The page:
Combat Philosophy: Gallentean Valour

Late last year I wrote an article on this blog covering the governing philosophy of the Amarr and their warships. I really enjoyed writing it (and for whatever reason, it remains one of the most viewed articles I've posted), as it provides basic principles that I wish I'd understood when I was starting out and identifying the particular strengths of a specific race.

The Combat Philosophy of the Gallentean race

The Gallenteans are the Western market liberals of New Eden. Seriously, reading through their introductory description, this is basically some kind of distorted notion of capitalism and multiculturalism in action together (as a Canadian in real life, I hear this verbatim a lot in domestic politics). I would hestitate to refer to the Gallente Federation as a true democracy, it is a liberal democratic capitalist state, which means that personal autonomy is promoted, but political participation is limited in order that those in power may still filthy rich and no serious challenge to the dominant ideology of the Federation is forthcoming, which probably goes a long way to explain why the Caldari, an illiberal, collectivist group, felt the impulse to secede. To be Gallente is to revel in the ostentatious, the heroic, and generally being ingenious, flexible and resourceful. Some would also include foolhardy in that list. In short, being space cowboys. Their basic motivation is to spread the fire of freedom to the autocratic, nasty places of Eve. A Gallentean genuinely believes he is just a little bit better than everyone else because he/she lives in the most wonderful empire in the cluster, and wants to share their freedom, and Quafe, with everyone else, either diplomatically or with the barrel of a neutron blaster. The fundamentals for the Gallente are thus:

1) Personal autonomy and glory are paramount. It is through the ingenuity and heroism of individuals that victory is acheived.

2) The Gallente will use their flexibility, cunning, and genius to overcome their enemies, as well as by having tough, well-built ships that use the best of Gallentean technology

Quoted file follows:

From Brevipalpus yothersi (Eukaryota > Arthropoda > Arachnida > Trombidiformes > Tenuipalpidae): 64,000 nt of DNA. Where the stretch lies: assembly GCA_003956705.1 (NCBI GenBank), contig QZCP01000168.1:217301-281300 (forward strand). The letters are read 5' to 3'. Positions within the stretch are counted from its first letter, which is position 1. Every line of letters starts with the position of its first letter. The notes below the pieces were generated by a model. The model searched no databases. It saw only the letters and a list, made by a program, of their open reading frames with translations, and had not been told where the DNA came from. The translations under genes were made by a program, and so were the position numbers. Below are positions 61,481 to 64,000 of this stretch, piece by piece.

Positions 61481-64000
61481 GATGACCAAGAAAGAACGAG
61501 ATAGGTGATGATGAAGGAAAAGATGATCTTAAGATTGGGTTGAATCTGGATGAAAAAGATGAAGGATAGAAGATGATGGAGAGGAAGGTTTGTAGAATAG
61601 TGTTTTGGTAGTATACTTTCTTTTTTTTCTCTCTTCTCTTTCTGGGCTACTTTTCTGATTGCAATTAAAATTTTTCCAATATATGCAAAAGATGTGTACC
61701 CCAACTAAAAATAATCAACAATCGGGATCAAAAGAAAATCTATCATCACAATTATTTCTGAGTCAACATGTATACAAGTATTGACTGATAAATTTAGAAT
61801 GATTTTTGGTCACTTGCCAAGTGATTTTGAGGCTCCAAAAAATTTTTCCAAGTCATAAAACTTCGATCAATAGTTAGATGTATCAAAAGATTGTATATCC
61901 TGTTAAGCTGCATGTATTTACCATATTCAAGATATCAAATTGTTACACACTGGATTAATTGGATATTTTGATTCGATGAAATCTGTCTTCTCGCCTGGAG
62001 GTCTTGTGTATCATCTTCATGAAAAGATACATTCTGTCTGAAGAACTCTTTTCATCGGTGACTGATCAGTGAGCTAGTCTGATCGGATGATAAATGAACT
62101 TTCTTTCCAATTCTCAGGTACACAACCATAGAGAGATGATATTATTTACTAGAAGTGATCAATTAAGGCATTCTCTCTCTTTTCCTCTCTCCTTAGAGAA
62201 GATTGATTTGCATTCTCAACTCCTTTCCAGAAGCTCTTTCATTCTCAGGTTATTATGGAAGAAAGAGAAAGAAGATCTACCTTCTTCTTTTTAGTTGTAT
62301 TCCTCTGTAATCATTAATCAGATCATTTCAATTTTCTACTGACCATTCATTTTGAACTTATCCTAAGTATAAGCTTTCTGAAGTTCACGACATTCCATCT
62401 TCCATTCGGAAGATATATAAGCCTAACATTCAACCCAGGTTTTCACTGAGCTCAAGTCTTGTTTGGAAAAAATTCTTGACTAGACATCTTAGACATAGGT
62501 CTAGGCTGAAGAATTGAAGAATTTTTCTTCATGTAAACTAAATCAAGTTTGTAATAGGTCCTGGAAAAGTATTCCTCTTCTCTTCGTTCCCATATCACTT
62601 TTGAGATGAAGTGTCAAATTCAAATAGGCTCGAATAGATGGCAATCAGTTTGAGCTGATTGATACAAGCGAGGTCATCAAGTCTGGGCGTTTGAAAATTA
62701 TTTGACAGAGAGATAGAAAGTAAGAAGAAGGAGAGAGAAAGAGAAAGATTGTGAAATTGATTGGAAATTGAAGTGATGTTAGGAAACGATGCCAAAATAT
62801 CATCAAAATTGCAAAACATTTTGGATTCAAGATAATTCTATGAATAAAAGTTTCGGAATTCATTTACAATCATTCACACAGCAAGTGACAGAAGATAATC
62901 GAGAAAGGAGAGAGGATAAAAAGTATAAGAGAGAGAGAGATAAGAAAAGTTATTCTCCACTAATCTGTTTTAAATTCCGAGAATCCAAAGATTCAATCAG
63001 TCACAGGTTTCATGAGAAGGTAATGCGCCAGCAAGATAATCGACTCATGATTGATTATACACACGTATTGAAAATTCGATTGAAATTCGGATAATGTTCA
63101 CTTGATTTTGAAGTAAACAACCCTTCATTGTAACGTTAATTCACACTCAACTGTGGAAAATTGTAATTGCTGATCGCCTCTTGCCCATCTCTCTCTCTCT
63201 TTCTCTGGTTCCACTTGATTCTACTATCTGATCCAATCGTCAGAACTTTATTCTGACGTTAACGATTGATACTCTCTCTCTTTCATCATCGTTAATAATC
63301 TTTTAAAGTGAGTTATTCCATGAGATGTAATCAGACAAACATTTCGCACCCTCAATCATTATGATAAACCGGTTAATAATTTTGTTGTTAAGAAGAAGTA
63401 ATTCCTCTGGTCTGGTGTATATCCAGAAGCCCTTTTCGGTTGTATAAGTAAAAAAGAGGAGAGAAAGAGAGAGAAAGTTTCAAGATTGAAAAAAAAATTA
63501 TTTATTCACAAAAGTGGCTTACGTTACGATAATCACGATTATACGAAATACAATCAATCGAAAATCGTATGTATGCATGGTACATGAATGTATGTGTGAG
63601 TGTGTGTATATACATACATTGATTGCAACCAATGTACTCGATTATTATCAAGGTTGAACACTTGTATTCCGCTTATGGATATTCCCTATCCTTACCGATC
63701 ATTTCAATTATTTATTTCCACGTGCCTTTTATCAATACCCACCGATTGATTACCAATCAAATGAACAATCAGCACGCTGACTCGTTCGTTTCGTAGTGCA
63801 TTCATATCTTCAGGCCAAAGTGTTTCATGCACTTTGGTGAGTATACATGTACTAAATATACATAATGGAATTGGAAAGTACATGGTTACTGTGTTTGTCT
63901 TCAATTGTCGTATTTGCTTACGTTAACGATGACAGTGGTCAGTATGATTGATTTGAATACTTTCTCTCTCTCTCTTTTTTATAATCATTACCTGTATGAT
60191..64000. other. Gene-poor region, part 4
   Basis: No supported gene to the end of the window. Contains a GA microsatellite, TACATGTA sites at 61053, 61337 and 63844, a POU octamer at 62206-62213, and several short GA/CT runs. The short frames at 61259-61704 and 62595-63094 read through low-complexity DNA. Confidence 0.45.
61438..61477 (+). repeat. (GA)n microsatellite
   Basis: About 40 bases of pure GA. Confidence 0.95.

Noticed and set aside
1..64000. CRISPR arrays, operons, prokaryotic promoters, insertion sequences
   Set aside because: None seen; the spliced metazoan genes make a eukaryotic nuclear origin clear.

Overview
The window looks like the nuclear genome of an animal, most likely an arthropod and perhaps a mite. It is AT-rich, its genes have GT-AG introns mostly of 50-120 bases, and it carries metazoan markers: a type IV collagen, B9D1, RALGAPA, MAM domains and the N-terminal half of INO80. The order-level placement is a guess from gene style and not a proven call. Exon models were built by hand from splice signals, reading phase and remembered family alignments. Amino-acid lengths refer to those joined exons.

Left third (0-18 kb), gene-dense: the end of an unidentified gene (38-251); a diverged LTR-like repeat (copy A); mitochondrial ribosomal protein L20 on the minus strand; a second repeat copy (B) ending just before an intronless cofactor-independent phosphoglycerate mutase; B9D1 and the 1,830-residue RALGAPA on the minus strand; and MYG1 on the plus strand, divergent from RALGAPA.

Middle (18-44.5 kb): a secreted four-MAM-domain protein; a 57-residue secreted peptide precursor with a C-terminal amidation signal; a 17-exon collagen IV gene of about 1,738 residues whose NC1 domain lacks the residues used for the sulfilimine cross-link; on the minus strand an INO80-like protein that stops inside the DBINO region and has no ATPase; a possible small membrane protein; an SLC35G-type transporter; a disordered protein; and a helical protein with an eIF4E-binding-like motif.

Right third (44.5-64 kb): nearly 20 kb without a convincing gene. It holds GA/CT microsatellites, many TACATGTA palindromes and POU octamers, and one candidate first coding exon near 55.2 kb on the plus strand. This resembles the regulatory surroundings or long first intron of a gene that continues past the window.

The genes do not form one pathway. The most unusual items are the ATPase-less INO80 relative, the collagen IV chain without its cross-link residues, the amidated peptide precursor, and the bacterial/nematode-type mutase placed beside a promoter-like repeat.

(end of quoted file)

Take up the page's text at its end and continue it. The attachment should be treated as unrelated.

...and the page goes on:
These are the basic principles that guide Gallentean starship design and combat essentials. The 'cowboy' tendency of the Gallente has tended to lend itself a balls-deep approach to warfare. This manifests itself in a large part of the ship lineup having a do-or-die combat style, epitomised by the wonderous blaster turret. Blasters have, unequivocally, the highest damage output of any weapon system in New Eden, surpassing lasers, projectiles, missiles, and railguns in sheer firepower. This, however, does not come without costs. First, as is the nature of hybrid weapons, they are limited to a varying split between Thermal and Kinetic damage (although, in practice, one or both of these are usually reasonably effective against most targets, Thermal vs. shields, Kinetic vs. armour). The second, is that blasters have an effective range of "up-in-your-face." Although usually some range is possible with most turret setups, pulling range is rarely ever a priority. In a Gallente gunboat, you want to get in as close as possible (blasters have superior tracking, giving them the capability to fight at zero with minimal consideration for angular velocity) and melt the face of your enemy. However, at that close range, there isn't really an option for disengaging, so when you do go in, one way or another, someone's going to die. This also leads a rather popular misconception that some Gallente ships are terrible (Brutix, Deimos, Hyperion). This simply isn't true, it's just that because of their fighting style; if you misjudge the strength of your opponent, you are unlikely to survive such an error. Futhermore, because you tend to be the highest dps ship on field and you're likely to be within the optimals of the enemy, you're more than likely going to be called primary.